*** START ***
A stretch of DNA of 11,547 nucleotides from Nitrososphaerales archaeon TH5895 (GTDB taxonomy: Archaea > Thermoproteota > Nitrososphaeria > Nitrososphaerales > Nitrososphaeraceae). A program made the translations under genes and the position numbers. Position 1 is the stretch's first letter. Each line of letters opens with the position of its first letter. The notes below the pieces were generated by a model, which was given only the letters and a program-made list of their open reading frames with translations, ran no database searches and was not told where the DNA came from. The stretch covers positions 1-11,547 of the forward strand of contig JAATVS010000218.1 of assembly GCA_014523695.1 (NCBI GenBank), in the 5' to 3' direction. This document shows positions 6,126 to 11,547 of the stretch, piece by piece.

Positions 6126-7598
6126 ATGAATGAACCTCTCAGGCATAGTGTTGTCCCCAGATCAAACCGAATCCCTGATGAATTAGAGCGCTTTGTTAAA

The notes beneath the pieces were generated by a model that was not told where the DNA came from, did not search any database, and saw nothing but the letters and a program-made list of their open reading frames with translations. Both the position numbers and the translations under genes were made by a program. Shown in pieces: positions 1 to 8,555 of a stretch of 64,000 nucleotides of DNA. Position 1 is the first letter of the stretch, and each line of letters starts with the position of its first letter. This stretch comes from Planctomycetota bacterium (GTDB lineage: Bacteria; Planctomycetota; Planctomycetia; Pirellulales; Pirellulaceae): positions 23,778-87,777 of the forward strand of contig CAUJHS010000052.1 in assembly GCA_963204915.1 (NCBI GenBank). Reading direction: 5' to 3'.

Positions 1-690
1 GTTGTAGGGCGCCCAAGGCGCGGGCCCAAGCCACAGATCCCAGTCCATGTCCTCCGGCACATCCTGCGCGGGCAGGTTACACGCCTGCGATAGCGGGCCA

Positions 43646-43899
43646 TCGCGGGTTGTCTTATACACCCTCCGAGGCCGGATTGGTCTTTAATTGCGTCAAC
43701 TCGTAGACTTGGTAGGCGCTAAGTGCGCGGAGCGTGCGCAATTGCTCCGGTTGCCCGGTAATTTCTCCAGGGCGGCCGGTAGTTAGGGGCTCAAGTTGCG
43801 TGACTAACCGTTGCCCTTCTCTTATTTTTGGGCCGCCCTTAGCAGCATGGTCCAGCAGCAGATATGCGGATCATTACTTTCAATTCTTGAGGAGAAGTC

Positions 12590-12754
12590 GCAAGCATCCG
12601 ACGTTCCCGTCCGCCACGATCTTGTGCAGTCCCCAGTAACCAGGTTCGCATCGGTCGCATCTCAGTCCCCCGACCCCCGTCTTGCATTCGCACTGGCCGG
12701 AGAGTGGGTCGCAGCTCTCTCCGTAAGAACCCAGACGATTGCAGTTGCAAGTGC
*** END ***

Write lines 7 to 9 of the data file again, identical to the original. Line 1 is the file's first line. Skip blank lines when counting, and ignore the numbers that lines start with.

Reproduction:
Positions 43646-43899
43646 TCGCGGGTTGTCTTATACACCCTCCGAGGCCGGATTGGTCTTTAATTGCGTCAAC
43701 TCGTAGACTTGGTAGGCGCTAAGTGCGCGGAGCGTGCGCAATTGCTCCGGTTGCCCGGTAATTTCTCCAGGGCGGCCGGTAGTTAGGGGCTCAAGTTGCG